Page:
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A. Background. Industrial local pretreatment limits may be expressed through conditions in the user’s permit as narrative statements (typically prohibitions) such as in Section 15.48.020, numerical values such as those listed in Section 15.48.030, or a combination of both expressed as best management practices (BMPs) (40 CFR 403.5(c)(4)). Historically, BMPs only applied to groups of low flow discharges that had similar processes and discharged similar types of wastewater (e.g., photo processors and dentist offices). However, with the recent lowering of indirect discharge limitations and improved analytical methods, the city will begin using BMPs in cases where it is not practical or economically feasible for an industrial user to monitor for or attain specific numerical pretreatment limits. This section gives the city the ability to shift from numerical end-of-pipe chemical controls on an industrial user to BMPs and pollution prevention as an effective way for the city to achieve compliance with NPDES permit limits. BMPs are enforceable under 40 CFR 403.5(d). In cases where the national pretreatment standard requires compliance with a best management practice or pollution prevention alternative, the industrial user shall submit documentation as required by the city or the applicable national pretreatment standards to determine compliance with the national pretreatment standard as a component of the baseline monitoring report as required by 40 CFR 403.12(b)(5)(ii), and industrial users not subject to categorical pretreatment standards must submit documentation regarding BMP or pollution prevention implementation required by the city to determine the compliance status of the industrial user as required by 40 CFR 403.12(h).

B. BMP use examples:

1. There is insufficient flow from an industrial user or a category of industrial users to obtain a representative wastewater sample (e.g., dentist offices, photo processors).

2. The proposed local limit is less than the detection limit and/or quantification level (40 CFR Part 136) of the most stringent analytical procedure.

3. The BMP is clearly the most economically feasible method for regulating the pollutant of concern.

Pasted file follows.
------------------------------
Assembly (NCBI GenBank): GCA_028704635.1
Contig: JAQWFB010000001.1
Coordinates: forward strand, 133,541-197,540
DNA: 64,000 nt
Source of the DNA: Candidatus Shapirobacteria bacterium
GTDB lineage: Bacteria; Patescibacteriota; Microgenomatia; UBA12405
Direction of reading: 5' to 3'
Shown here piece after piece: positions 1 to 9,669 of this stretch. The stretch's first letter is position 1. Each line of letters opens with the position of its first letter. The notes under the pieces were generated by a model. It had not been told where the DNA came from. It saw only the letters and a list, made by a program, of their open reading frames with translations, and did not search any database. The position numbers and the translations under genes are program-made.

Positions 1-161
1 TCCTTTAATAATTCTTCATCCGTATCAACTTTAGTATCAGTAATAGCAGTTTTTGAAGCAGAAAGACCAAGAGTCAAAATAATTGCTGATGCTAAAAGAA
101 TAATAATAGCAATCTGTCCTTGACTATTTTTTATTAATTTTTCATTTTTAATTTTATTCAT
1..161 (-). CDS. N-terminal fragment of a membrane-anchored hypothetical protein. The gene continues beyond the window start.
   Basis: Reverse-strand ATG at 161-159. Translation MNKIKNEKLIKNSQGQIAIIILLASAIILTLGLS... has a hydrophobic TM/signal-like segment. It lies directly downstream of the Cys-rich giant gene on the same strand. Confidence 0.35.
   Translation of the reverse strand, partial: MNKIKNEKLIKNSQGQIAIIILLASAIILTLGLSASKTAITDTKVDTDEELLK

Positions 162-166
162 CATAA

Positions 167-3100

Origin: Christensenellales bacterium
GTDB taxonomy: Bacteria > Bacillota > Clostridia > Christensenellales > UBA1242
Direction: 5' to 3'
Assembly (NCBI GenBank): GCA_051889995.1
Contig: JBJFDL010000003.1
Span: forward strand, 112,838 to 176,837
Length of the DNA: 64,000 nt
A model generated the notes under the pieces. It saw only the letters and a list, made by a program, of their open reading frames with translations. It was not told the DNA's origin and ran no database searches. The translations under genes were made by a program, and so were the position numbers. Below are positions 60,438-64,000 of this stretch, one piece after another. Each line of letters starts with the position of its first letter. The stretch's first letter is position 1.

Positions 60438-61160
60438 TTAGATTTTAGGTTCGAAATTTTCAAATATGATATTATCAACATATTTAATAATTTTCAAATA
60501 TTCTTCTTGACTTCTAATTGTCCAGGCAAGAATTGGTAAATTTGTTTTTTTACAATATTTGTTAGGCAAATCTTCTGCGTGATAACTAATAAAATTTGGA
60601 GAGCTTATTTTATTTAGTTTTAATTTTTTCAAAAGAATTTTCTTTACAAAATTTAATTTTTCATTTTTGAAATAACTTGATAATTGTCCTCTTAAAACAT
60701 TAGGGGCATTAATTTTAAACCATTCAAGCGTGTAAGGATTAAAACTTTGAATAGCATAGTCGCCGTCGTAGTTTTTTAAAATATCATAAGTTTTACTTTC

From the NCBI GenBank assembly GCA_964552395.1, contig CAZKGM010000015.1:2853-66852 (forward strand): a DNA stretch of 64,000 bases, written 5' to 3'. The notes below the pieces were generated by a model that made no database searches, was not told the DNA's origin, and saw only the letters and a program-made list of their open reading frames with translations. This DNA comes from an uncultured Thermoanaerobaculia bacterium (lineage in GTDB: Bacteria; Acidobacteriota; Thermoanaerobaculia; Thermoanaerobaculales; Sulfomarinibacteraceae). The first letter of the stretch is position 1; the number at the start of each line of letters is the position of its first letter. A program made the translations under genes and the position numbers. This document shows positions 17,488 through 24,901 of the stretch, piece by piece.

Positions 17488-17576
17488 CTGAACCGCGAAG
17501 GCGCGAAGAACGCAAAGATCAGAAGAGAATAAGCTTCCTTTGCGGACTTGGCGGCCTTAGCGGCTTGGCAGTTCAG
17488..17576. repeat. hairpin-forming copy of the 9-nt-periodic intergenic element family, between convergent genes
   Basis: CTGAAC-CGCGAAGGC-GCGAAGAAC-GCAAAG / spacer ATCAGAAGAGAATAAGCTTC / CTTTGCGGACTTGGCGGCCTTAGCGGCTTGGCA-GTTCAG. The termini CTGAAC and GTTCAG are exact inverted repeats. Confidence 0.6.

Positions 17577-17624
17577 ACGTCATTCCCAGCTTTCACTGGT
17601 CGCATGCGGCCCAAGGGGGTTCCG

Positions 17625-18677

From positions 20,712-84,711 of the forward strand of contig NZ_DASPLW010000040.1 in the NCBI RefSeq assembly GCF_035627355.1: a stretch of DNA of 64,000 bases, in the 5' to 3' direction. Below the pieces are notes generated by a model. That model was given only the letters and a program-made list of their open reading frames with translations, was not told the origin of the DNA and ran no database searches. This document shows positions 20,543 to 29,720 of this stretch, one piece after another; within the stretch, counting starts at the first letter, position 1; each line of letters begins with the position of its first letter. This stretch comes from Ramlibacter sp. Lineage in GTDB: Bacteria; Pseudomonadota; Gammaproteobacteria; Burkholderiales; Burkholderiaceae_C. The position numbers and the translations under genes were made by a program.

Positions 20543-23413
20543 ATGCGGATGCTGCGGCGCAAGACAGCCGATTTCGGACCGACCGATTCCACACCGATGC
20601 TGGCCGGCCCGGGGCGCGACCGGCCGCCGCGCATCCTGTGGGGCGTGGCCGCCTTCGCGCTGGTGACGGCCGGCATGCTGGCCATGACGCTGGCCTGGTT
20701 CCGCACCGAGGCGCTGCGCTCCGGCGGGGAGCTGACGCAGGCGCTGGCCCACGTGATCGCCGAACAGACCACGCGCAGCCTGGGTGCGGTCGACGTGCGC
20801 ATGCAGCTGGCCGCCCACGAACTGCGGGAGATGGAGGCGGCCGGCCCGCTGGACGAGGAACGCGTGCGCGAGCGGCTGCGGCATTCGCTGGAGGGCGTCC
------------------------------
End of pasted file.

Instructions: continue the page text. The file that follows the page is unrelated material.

C. BMP Removal from Permit. The city may consider a request to remove the BMP requirement from the indirect discharge permit if the permittee can demonstrate that the discharge is reasonably expected to meet the numeric local limit. In cases where the numeric local limit is calculated to be negative and where the industry’s effluent sampling results for pollutants with BMP requirements are below the quantification level, the city may also consider a permit modification request. Relaxation of the permit conditions does not allow the industry to return to its previous methods of operation.

D. Inspections, monitoring, and numeric effluent limits may still be required by the city to verify that the industry remains in compliance. At a minimum, a certification statement is required certifying that the industry is operating under its approved BMP and no changes have been implemented.

E. BMPs may be used at the discretion of the city where appropriate to meet such pretreatment standards in a practical and economical fashion.

1. Dental practices shall implement the following BMPs to reduce the amount of mercury entering the wastewater system as recommended by the California Dental Association in 2010 within six months of the adoption date of the ordinance codified in this section:

a. Do not rinse amalgam-containing traps, filters, or containers in the sink as required by CCR Title 22.

b. Do not place amalgam, elemental mercury, broken or unusable amalgam capsules, extracted teeth with amalgam, or amalgam-containing traps and filters with medical “red-bag” waste or regular solid waste.

c. Recycle, or manage as hazardous waste, amalgam, elemental mercury, broken or unusable amalgam capsules, and extracted teeth with amalgam-containing waste from traps and filters. Empty dental amalgam capsules containing no visible materials may be disposed of as a non-hazardous waste.

d. Collect and store dry dental amalgam waste in a designated, airtight container. Amalgam, which is designated for recycling, should be labeled “Scrap Dental Amalgam” with the name, address and phone number of your office and the date on which you first started collecting material in the container.

e. Keep a log of your generation and disposal of scrap amalgam; inspectors may ask to see this to verify that your office is managing it correctly.

f. Separate excess contact dental amalgam from gauze that is retrieved during placement and place in an appropriate container. Use chair side traps to capture dental amalgam.

g. Change or clean chair side traps frequently. Flush the vacuum system before changing the chair side trap.

h. Change vacuum pump filters and screens at least monthly or as directed by the manufacturer.

i. Check the p-trap under your sink for the presence of any amalgam-containing waste.

j. Eliminate all use of bulk elemental mercury and use only pre-capsulated dental amalgam for amalgam restorations.

k. Limit the amount of amalgam triturated (ground to a fine powder) to the closest amount necessary for the restoration.

l. Train staff that handle or may handle mercury-containing material in its proper use and disposal.

m. Install an amalgam separator compliant with ISO 11143.

n. Do not use bleach to clean the discharge system as this may mobilize legacy mercury and amalgam in the system.

F. Industrial users subject to BMPs as a means of complying with standards of this part shall maintain documentation to demonstrate compliance with all BMP standards for the term of the permit or five years, whichever is longer. (Ord. 2402 NCS §2 (part), 2011; Ord. 2282 NCS §3 (part), 2007.)